The final and worst part of the legislation involves regulations regarding long-term care facilities. These include onerous new restrictions ostensibly designed to prevent abuse of patients by employees. However, the worst part of this is that the penalties that are incurred can be adjusted downward if the federal government decides that full penalties would harm minorities and rural communities. This means in essence that the penalty for abusing patients in a nursing home that houses primarily black patients is lower that one in a city that houses whites. Even at the height of Jim Crow, few states had criminal or civil codes that explicitly changed penalties based on race of the defendant. This makes explicit the notion that minorities and rural folk are second-class citizens in our nation, and this is entirely unacceptable to me. And while we may hope that the courts may strike down these provisions, it's not clear to me how such a challenge could take place. After all, who is going to appeal a fine reduction?
On the whole this represents the grant of a large captive market to the insurance industry, and provides them with the wrong incentives. Moreover the racial disparities written into the law are so severe that the few positive elements cannot matter much.
Helping others is morally good. However, when a government which is broke or on the verge of bankruptcy goes beyond and put every part of its country deeper into debt, that's totally insanity and dangerous. The U.S. is on its way to 'solve' its problems by simply printing money and pumping money that was otherwise not there to begin with? Not to mention the interest it has to pay for its sovereign debt? I don't get it! It's a no way out situation at all. What does the Obama administration … more
Although I have been watching today's events like a freight train running toward a brick wall, the finality of the vote still leaves me speechless. For the first time in my lifetime, I have witnessed the most divisive partisan legislation pass the final hurdle towards law. A 2700-page bill rife with backroom deals and pork that will cost taxpayers an admitted 600 Billion dollars, will require young people who do not have insurance to purchase it themselves and will ultimately experience … more
So there you have it. President Obama, Nancy Pelosi, Harry Reid and the rest of the Democrats have gotten their way. The 2700 page 2010 Health Care Reform Care bill will become law. Had the Democrats played by the rules and managed to get this legislation passed I would have been upset but I could have lived with it. That is the American way! But as we have come to discover all too often over the years Democrats rarely play by the rules. These ideologues … more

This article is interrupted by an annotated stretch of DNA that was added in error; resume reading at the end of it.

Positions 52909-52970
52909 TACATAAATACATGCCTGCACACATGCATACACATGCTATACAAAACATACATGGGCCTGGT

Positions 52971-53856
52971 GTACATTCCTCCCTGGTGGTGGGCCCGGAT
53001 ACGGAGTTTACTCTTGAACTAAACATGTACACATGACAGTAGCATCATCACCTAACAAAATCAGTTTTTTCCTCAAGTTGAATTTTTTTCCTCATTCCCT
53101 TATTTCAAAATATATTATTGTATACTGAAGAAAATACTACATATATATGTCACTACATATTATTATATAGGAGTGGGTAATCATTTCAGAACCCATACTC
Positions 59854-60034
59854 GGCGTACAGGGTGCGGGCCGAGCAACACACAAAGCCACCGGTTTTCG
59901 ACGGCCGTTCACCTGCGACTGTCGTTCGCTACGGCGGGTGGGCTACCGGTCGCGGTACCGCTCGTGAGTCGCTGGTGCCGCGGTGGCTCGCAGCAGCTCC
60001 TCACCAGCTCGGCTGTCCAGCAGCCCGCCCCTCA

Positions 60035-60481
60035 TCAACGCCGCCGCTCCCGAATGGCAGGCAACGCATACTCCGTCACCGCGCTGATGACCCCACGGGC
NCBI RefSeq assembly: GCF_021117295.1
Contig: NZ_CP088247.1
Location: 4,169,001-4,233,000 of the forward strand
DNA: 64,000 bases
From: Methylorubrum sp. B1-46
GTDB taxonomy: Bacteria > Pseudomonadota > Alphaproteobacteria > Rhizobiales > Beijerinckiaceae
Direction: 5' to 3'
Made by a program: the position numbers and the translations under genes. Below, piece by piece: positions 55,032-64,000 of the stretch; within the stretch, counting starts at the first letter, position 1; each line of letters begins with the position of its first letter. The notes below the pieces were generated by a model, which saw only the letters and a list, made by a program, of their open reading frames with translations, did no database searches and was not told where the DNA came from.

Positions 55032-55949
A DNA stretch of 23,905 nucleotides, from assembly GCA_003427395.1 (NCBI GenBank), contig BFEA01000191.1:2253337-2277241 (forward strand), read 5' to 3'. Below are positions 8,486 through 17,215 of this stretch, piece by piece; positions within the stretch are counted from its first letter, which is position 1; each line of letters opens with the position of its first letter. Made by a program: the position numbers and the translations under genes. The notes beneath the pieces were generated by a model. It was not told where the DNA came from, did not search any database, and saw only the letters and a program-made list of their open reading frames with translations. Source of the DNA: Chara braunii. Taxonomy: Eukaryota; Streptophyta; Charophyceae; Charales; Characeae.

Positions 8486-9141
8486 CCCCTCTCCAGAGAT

Personally, what started out as an initial opinion of excited promise has since turned into a much less hopeful one. Reading up on different perspectives has revealed more cons over pros than I first thought existed. Maybe we didn't need this one after all. I'm hoping I'm wrong.
The Patient Protection and Affordable Care Act (H.R. 3590) was signed into law by President Barack Obama on March 23, 2010. Along with the Health Care and Education Affordability Reconciliation Act of 2010, the act is a product of the health care reform agenda of the Democratic-controlled Congress and the Obama administration.
The bill was originally drafted by the U.S. Senate as an alternative to the Affordable Health Care for America Act, which was passed by the U.S. House of Representatives two months earlier on November 7. However, after the Democrats lost their supermajority in the Senate on January 19, 2010, the House decided to pass the Senate version and amend it with a third bill. This will allow the Senate to pass the amendments via the simple-majority reconciliation process.
The Patient Protection and Affordable Care Act passed the Senate on December 24, 2009, by a vote of 60–39 and passed the House on March 21, 2010, by a vote of 219–212, with no Republicans in either house voting for the bill. At the time of the vote, there were 4 vacancies in the United States House of Representatives.